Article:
The Entropy Center Review – A Pleasant Surprise

The Entropy Centre is a surprisingly great game with well made puzzles and unique ideas, though it could have done with some much needed modern features.

Posted By | On 10th, Nov. 2022

The Entropy Center Review – A Pleasant Surprise

Even after so many years since its last release, Valve’s Portal series is still highly regarded as one of the best puzzle games around, thanks to a combination of excellent level design, engaging story, and unique mechanics. Many developers have since tried to replicate the same formula to varying degrees of success, and The Entropy Center certainly finds itself in that pursuit as well. Stubby Games’ latest is a game that wears its influences and inspirations on its sleeve with a badge of pride, and manages to create a compelling experience that’s as much as its own entity as it is a wonderful homage to the classics. The lack of some features do hamper the game’s quality by a margin, but it’s still a great package that manages to get so much right.

Set in a space station by the name of The Entropy Center, you wake up inside this abandoned facility with no recollection of the past. You also see the Earth shattered just before you wake up, and you are soon acquainted with Astra – a talking weapon that’s going to assist you throughout your adventure. Now, your player character Aria must get through dozens of puzzle rooms in an effort to uncover the mystery of what happened to Earth and how to reverse the cataclysm that destroyed it in the first place.

" The lack of some features do hamper the game’s quality by a margin, but it’s still a great package that manages to get so much right. "

While the story does follow Portal’s framework pretty closely, it soon becomes apparent that it’s really as much its own thing as it is a throwback to its inspirations. Aria is an interesting and likable character with oodles of charm, and the frequent banter that she exchanges with Astra remains enjoyable through and through. The writing is quality stuff, and everything from the usual dialogues to text logs scattered throughout the complex is filled with funny jokes and thought-provoking questions about the law of inevitability and other problems associated with manipulating the flow of time.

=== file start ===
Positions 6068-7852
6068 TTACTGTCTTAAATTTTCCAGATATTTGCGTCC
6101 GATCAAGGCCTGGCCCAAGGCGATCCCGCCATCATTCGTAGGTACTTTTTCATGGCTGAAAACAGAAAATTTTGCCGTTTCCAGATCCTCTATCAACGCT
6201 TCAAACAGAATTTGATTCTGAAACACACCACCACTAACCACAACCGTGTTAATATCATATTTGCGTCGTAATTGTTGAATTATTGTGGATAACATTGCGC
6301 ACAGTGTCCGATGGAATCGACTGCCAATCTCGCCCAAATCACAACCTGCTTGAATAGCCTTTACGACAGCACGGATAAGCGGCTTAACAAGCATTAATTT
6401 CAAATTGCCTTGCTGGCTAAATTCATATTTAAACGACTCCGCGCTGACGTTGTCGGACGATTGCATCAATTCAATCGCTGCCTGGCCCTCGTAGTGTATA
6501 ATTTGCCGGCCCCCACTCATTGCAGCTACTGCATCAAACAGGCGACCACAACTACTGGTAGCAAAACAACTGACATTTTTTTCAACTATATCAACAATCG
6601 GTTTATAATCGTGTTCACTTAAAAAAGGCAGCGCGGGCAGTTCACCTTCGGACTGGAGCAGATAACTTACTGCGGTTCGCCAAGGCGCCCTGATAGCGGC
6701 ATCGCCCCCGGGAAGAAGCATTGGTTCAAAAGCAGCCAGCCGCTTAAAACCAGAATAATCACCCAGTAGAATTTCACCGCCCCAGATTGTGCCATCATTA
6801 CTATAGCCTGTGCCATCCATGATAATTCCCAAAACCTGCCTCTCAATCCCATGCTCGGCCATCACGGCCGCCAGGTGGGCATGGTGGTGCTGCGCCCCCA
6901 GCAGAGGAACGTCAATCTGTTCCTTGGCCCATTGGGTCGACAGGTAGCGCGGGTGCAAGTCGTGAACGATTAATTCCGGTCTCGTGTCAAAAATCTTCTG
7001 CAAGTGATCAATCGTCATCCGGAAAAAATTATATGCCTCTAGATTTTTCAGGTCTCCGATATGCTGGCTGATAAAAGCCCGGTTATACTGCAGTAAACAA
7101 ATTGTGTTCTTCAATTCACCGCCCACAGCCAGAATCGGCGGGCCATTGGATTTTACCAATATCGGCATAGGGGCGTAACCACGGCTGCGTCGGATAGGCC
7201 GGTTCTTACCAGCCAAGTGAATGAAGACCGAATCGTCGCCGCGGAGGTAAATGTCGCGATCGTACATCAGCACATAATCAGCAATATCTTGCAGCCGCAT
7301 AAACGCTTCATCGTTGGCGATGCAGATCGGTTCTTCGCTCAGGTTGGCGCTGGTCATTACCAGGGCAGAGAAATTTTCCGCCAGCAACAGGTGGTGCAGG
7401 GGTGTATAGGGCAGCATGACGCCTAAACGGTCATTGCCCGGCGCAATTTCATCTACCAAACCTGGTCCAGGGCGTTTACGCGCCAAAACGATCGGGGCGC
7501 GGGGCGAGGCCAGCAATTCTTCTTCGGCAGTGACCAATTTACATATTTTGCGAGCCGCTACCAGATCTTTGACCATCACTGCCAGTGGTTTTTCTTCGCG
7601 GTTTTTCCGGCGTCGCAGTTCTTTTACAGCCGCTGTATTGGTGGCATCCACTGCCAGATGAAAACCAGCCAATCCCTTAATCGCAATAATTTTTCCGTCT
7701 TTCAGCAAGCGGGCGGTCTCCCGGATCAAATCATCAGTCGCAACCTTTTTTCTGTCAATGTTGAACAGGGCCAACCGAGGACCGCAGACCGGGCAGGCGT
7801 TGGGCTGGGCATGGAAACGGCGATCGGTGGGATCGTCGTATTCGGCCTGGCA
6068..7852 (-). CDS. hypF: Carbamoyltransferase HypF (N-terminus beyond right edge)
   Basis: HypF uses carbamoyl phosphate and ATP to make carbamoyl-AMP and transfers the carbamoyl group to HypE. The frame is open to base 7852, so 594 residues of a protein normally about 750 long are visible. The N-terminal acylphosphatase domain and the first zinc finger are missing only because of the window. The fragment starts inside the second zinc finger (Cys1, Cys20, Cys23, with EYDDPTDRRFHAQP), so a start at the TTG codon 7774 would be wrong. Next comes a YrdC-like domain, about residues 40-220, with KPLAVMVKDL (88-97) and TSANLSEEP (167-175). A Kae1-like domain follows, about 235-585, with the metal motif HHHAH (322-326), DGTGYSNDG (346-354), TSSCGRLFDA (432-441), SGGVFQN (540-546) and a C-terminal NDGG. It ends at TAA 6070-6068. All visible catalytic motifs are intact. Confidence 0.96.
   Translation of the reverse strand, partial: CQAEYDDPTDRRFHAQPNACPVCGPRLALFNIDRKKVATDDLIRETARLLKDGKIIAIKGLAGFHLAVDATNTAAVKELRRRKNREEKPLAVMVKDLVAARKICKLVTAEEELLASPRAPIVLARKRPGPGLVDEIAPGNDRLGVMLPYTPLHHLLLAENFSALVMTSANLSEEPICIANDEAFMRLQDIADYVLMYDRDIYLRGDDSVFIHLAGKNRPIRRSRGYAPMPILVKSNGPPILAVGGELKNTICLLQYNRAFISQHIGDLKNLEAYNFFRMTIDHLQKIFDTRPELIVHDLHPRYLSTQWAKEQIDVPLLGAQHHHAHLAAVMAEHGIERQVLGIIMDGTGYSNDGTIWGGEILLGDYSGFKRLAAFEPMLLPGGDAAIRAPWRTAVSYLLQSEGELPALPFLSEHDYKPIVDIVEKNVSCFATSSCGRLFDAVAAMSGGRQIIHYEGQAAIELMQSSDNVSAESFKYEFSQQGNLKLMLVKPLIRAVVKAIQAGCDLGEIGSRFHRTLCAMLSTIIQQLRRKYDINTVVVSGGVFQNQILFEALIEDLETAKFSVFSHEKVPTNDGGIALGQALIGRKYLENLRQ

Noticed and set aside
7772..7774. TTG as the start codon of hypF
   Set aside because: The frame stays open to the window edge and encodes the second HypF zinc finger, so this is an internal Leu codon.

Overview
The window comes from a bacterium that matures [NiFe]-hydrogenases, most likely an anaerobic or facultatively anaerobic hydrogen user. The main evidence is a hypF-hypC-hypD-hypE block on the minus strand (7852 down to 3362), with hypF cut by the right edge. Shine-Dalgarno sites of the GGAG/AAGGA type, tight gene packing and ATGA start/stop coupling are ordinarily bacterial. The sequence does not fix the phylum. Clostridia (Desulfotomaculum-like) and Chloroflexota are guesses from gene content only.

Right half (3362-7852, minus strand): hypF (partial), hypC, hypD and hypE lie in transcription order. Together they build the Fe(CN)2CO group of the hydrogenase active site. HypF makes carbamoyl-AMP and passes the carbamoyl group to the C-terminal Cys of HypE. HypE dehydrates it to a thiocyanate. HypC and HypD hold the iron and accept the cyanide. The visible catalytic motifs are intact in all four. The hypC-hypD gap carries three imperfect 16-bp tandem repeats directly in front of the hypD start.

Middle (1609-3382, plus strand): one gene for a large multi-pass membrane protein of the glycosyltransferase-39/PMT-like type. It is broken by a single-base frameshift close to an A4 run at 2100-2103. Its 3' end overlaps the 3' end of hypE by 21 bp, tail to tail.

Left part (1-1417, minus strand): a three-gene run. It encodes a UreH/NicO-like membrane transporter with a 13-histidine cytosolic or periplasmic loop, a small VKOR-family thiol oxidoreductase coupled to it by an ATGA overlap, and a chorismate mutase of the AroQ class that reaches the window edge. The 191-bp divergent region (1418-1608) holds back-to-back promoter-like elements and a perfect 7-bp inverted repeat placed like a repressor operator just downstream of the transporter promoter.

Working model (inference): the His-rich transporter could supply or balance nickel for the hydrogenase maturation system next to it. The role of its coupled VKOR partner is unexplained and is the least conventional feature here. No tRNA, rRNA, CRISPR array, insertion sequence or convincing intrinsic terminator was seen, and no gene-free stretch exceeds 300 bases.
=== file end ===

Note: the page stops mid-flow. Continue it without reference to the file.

As Aria, you will need to solve puzzles spread throughout the center to gain entropy energy – which will charge a device that can reverse the flow of time and undo the cataclysm that destroyed the earth as we know it. The story manages to tread a fine line between exploring philosophical topics and the heroic nature of the protagonist. It’s a decent if not good story that starts out slow, but manages to pique your interest after a while.

On to the gameplay then, The Entropy Center is all about solving puzzle chambers through the help of Astra to progress through the story. Astra can be used to reverse the flow of time on select objects like blocks and pieces of debris, which must be manipulated to solve puzzles. You can reverse the flow of time up to a certain extent for every object, and you can also fire a shot to delete a previously recorded timeline for these objects. The puzzles are designed with these constraints in mind, and you must make judicial use of these limited tools to overcome obstacles.

the entropy centre

"The writing is quality stuff, and everything from the usual dialogues to text logs scattered throughout the complex is filled with funny jokes and thought-provoking questions about the law of inevitability and other problems associated with manipulating the flow of time."

The game starts out with easy challenges that require moving blocks and placing them on different platforms to progress, but it soon evolves into something much more complex. Each story introduces a new element like blocks that extend into bridges, time gates that delete the memory of every object if you pass through them, jump pads that launch you into the air, and so much more. The way The Entropy Center introduces these elements is really smart, with every new block being introduced in isolation where you can understand its workings in a vacuum before mixing it up with one or two other elements, which then leads to a chapter’s ultimate challenge where you need to use all blocks and elements in tandem with each other to pass through.